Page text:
Reuters reports that the US government has held private briefings warning critical infrastructure organizations regarding the potential security risks of using Kaspersky software a day after Russia invaded Ukraine.
"The risk calculation has changed with the Ukraine conflict. It has increased," said a senior US official familiar with the matter.
The official added that Russia-based Kaspersky employees may be forced by Russian intelligence or law enforcement agencies into providing remote access to its clients, which include Microsoft, IBM, and Intel. The private briefings may be detrimental to the reputation of Kaspersky and "is not appropriate or just," according to a company spokesperson.
Information about the private briefings comes a week after the Federal Communications Commission included Kaspersky on its list of vendors regarded as a threat to US national security.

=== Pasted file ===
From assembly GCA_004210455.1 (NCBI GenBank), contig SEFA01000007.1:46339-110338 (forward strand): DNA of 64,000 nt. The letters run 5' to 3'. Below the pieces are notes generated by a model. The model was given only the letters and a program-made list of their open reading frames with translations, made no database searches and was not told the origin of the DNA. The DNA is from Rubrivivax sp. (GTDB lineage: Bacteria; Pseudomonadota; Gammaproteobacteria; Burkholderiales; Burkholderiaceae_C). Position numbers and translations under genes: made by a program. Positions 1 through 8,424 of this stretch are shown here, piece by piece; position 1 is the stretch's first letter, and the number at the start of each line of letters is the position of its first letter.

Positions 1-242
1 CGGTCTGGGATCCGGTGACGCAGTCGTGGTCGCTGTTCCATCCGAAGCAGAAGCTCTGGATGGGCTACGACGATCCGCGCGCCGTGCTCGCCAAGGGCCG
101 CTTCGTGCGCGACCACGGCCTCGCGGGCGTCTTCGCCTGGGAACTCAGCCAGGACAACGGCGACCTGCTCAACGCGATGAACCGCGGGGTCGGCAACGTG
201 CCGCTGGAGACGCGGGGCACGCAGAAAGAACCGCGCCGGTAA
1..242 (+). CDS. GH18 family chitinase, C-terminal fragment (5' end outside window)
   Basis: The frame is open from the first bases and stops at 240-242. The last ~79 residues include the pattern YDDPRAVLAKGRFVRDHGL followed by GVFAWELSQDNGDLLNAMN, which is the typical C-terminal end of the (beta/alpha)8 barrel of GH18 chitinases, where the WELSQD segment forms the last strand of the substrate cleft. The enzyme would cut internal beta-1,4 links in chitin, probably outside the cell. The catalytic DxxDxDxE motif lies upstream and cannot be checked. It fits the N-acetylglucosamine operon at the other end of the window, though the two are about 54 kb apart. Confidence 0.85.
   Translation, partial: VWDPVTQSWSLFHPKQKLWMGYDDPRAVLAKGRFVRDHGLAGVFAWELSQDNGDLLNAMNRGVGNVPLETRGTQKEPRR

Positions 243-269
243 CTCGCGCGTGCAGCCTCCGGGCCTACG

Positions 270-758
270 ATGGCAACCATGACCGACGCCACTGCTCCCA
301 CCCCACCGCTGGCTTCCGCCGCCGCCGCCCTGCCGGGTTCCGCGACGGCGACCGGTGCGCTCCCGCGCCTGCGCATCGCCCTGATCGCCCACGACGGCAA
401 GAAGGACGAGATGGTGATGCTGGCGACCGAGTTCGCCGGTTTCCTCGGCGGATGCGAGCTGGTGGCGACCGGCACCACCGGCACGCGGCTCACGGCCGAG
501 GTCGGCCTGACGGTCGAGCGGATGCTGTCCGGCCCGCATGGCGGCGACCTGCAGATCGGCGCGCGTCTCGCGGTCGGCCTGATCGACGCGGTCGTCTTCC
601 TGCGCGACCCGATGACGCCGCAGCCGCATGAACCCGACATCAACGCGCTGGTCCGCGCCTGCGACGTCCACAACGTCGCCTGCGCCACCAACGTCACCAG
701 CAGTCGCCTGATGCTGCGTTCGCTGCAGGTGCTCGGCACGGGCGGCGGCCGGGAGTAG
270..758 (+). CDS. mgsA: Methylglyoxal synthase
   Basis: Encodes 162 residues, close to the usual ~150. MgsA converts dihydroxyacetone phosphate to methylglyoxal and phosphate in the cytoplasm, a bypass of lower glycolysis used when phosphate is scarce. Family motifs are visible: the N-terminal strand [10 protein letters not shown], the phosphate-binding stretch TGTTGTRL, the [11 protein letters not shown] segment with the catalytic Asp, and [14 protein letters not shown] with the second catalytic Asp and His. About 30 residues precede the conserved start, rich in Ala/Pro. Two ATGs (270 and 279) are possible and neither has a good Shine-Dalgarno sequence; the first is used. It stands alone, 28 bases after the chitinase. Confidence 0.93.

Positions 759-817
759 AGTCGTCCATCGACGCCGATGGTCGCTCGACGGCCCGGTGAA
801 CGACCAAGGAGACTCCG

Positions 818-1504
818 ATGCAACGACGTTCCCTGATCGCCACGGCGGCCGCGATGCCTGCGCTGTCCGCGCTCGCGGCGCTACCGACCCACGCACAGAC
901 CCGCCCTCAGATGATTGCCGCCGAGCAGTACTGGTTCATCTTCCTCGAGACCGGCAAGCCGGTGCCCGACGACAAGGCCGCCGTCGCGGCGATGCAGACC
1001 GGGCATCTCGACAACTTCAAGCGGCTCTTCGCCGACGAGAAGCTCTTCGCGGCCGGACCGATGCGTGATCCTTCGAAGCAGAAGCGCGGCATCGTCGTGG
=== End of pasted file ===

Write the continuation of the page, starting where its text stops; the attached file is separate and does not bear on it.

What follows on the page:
Meanwhile, the UK's National Cyber Security Centre has called on organizations to refrain from leveraging Russian technologies in their supply chain.
"We have no evidence that the Russian state intends to suborn Russian commercial products and services to cause damage to UK interests, but the absence of evidence is not evidence of absence," said the NCSC.
Seventy-four percent of codebases had high-risk open source vulnerabilities last year, representing a significant increase over the 48% of those with exploited flaws, proof-of-concept exploits, and remote code execution issues in 2022.